Marxism and Pacifism: One Path Forward
By Matei Yourtee
The question of proletarian revolution includes the aspect of political struggle. Within the political struggle is the conflict between the revolutionary classes and the state. This interaction is often filled with violence brought against revolutionaries. The question then arises: are peaceable means preferable to the path of violent resistance? Pacifism or armed revolution?
There are a few concepts to deal with before the question of arming the proletariat for open conflict against the state can be addressed seriously. Those concepts are (1) the state, (2) the political aspect of class struggle, and (3) the military aspects of political struggle.
Let’s begin with the state. Lenin refers to a passage in The Origin of the Family, Private Property, and the State when he describes the state as “[arising] when, where, and to the extent that the class antagonisms cannot be objectively reconciled. And conversely, the existence of the state proves that the class antagonisms are irreconcilable.” He goes on to say, “the state is an organ of domination of a definite class which cannot be reconciled with its antipode (the class opposed to it).”
From this, two starting points can be drawn: the existing class conflict between proletariat and bourgeoisie is irreconcilable, and the state is an organ of domination in the hands of the bourgeoisie.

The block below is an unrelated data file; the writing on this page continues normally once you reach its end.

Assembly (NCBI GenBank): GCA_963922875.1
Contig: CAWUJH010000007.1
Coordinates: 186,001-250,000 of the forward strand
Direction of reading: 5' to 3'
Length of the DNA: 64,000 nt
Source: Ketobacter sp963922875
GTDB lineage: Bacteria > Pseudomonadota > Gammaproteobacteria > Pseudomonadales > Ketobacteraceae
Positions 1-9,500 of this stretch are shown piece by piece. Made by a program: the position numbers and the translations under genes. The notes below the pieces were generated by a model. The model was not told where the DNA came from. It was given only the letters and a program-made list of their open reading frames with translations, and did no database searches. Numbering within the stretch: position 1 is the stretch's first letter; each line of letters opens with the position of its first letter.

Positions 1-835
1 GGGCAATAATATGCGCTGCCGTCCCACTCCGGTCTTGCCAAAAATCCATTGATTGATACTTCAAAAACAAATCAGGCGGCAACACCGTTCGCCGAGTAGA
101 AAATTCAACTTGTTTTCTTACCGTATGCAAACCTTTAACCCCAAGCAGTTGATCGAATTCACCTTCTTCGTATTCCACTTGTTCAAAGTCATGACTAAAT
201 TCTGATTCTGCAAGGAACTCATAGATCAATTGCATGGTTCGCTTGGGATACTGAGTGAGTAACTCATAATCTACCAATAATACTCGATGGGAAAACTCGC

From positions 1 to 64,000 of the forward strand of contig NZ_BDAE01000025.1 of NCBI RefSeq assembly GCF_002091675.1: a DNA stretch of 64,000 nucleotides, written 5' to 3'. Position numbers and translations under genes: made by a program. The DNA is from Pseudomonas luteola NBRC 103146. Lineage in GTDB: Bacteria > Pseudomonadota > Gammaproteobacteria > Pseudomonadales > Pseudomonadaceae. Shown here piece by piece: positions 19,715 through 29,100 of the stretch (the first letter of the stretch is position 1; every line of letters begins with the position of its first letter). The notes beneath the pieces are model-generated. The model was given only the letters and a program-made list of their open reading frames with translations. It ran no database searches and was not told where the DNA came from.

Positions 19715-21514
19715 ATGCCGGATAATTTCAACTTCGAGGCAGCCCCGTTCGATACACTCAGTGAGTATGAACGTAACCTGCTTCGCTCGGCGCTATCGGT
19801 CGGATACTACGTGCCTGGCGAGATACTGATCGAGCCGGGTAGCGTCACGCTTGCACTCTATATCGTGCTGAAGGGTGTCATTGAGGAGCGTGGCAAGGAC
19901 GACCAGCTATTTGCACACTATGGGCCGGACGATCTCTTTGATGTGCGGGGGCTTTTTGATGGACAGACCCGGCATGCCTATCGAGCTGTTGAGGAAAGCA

Gramsci neatly paraphrased a maxim of Marx’s: “no social formation disappears as long as the productive forces which have developed within it still find room for further forward movement; (2) that a society does not set itself tasks for whose solution the necessary conditions have not already been incubated…”
So as it relates to socialist revolution and the struggle to divert society from capitalism onto the path to communism, we can say the following: the conditions for socialist revolution have been incubated by the development of the capitalist system (of bourgeois society), and the liberal republic of the epoch provides an avenue for agitation and some degree of “ripening” of the workers to take power. The standing army of the same era forces populations at home and abroad to live face to face with an aspect of imperialist capitalism, namely the need to occupy territory abroad and the need to have a highly bureaucratized state able to mobilize large numbers of troops across a country and beyond its borders. Socialist revolution will not take power until the liberal republic, the capitalist mode of production, and the military and police apparatuses find no “room for further forward development.”
The question then comes to those solutions which have “been incubated” in the capitalist system as it’s been developed. This is where the conversation turns to the political aspects of class struggle.
In The Communist Manifesto, Marx and Engels outline the priorities of communists in regards to other socialists. They write: “The immediate aim of the Communists is the same as that of all other proletarian parties: Formation of the proletariat into a class, overthrow of bourgeois supremacy, conquest of political power by the proletariat.”
If we take their words and pair them with Lenin’s summary of the state and Gramsci’s remarks on the tasks society sets for itself, we have to accept that violence is an inevitable circumstance of revolution and a tool at the disposal of those revolutionary elements.